The healing process for chronic wounds can be time consuming and troublesome. The wounds must be treated with a great amount of care and instruction. So, wouldn’t it be convenient to have a bandage that was able to control and care for the wound itself? “Researchers from the University of Nebraska-Lincoln, Harvard Medical School and MIT have designed a smart bandage that could eventually heal chronic wounds or battlefield injuries with every fiber of its being.”
Researchers developed a bandage filled with individual fibers that can be packed with antibiotics, painkillers, and other medications to treat wounds. A small microcontroller, which can be controlled through a smartphone, is placed on the wound and sends a voltage to the electrically conductive fibers to release the treatments. The bandages can be filled with many different medications, all which are customized for the specific type of wound. The bandage is able to control the dosage and timings of the treatment, creating an easier healing process. As Ali Tamayol, a professor of mechanical and materials engineering at the University of Nebraska-Lincoln, states, “That combination of customization and control could substantially improve or accelerate the healing process.”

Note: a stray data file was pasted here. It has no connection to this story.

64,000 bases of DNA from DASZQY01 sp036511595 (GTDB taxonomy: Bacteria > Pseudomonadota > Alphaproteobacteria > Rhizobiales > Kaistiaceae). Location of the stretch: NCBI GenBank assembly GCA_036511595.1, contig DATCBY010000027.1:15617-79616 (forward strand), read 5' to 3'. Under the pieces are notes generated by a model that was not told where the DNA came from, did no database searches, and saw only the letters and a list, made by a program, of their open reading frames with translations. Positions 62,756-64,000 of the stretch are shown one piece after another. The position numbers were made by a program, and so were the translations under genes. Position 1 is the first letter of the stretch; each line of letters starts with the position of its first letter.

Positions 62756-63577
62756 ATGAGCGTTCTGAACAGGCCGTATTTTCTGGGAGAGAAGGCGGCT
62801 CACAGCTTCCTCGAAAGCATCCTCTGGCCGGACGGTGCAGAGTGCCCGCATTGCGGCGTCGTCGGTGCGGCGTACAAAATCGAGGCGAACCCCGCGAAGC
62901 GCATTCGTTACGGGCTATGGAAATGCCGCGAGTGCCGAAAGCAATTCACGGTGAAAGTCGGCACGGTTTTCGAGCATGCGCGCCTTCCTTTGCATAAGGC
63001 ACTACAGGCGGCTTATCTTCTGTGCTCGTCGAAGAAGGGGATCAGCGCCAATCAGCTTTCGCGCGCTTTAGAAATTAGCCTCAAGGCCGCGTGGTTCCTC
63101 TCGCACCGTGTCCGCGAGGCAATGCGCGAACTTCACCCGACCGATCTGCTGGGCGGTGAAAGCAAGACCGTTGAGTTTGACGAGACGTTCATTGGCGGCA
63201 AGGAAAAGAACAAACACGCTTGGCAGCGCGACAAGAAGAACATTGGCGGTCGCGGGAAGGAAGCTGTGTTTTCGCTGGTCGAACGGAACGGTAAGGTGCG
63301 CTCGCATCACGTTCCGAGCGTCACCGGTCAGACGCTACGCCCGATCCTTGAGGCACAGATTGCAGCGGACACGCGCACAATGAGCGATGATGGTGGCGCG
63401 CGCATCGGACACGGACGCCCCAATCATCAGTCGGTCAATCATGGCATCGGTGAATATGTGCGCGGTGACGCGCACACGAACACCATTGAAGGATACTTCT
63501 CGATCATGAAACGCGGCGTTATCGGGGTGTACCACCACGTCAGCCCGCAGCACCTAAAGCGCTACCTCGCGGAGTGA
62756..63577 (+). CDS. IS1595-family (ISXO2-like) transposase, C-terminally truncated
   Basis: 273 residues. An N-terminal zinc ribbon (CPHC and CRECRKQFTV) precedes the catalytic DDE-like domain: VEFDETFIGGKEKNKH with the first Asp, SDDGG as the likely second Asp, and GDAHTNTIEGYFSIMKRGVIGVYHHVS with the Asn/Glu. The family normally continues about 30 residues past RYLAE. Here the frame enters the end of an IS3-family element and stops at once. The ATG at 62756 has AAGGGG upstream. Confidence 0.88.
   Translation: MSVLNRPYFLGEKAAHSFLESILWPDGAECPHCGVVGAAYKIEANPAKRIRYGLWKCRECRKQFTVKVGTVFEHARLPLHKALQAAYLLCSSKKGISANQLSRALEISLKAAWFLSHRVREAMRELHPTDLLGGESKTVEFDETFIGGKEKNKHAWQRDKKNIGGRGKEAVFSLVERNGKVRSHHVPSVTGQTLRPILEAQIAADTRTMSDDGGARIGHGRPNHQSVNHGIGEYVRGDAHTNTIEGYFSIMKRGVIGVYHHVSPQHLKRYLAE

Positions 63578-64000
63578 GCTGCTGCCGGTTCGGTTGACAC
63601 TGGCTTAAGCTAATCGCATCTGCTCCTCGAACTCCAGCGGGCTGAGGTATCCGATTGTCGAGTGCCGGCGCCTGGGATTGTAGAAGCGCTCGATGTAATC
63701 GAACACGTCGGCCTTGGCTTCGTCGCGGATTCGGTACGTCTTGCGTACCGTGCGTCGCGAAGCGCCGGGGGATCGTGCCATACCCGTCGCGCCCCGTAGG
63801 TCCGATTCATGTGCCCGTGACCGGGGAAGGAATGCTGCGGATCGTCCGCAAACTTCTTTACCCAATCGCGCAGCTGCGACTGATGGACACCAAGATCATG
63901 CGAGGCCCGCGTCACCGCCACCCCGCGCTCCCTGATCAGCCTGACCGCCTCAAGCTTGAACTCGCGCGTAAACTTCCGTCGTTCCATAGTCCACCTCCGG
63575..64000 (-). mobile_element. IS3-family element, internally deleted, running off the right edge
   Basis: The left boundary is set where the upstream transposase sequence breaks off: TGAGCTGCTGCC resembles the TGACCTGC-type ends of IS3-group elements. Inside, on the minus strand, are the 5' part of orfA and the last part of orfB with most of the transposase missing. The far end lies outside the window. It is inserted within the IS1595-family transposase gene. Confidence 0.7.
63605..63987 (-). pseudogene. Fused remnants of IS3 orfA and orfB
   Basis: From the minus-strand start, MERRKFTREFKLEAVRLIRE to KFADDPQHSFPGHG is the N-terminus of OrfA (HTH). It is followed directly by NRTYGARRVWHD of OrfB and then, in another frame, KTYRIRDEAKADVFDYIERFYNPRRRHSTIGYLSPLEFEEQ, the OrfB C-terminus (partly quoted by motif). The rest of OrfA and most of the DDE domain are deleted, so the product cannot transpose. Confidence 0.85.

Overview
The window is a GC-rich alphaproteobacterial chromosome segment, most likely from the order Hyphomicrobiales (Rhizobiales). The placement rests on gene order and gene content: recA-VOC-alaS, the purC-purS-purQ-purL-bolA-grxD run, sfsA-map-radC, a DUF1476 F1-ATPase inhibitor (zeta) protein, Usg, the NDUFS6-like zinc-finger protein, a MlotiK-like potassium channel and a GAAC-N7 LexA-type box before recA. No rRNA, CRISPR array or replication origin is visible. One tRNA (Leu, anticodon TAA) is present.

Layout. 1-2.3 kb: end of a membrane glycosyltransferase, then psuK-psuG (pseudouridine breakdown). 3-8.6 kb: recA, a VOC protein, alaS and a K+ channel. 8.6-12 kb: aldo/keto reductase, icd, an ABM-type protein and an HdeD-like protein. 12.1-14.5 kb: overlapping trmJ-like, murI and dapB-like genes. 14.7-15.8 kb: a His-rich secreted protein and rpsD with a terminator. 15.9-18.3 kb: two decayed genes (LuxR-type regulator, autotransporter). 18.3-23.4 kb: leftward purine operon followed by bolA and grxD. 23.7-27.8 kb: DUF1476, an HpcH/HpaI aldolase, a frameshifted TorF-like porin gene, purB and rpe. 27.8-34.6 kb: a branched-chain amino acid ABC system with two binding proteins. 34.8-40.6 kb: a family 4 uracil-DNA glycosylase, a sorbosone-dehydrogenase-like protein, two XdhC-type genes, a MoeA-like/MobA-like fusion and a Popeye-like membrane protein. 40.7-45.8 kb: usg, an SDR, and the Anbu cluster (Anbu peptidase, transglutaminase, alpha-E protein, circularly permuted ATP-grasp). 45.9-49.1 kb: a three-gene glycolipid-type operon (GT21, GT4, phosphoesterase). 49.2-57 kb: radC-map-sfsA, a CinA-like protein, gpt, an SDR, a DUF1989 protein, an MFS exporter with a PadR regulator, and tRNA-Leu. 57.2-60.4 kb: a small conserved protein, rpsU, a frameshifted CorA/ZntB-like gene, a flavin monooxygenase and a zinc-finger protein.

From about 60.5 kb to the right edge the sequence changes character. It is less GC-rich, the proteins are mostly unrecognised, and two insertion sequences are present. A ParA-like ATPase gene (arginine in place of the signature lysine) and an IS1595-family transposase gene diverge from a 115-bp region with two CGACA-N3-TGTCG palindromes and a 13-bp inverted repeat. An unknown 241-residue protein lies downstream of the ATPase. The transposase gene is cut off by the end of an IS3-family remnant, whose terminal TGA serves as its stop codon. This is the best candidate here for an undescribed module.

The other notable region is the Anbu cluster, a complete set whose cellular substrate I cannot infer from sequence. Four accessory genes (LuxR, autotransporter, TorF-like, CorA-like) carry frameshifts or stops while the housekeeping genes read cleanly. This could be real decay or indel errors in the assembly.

The researchers at Harvard designed several experiments to test out their smart bandage. One experiment revolved around testing the bandage filled with a growth factor on injured mice. Compared to a dry bandage, the smart bandage was able to regrow three times as much of the tissue needed to heal the wound. Another experiment loaded the bandage with antibiotics and was able to eradicate infectious bacteria.
For now, the team sees this bandage being used to heal wounds caused by diabetes, as 25 million Americans are affected by these wounds. However, the cost to treat these wounds is immense, and these smart bandages can ultimately aid with that.
The team also says that this bandage can be used to help soldiers on the battlefield, as it is easily customizable and adaptable. The soldiers can utilize the bandage “to stimulate faster healing of bullet and shrapnel wounds or prevent the onset of infection in remote environments.” The bandage makes it easier for soldiers to recover faster from their injuries, without having to worry about the demanding care needed to heal the wounds.
While this product has years before it is placed on the market, its efficiency and potential opens up a world of new opportunities for healing chronic wounds. As the study states, “This is a platform that can be applied to many different areas of biomedical engineering and medicine.”
Aanya Lall ‘19
University of Nebraska-Lincoln. “Smartphone-controlled smart bandage for better, faster healing.” ScienceDaily. ScienceDaily, 5 October 2017. <www.sciencedaily.com/releases/2017/10/171005161120.htm>.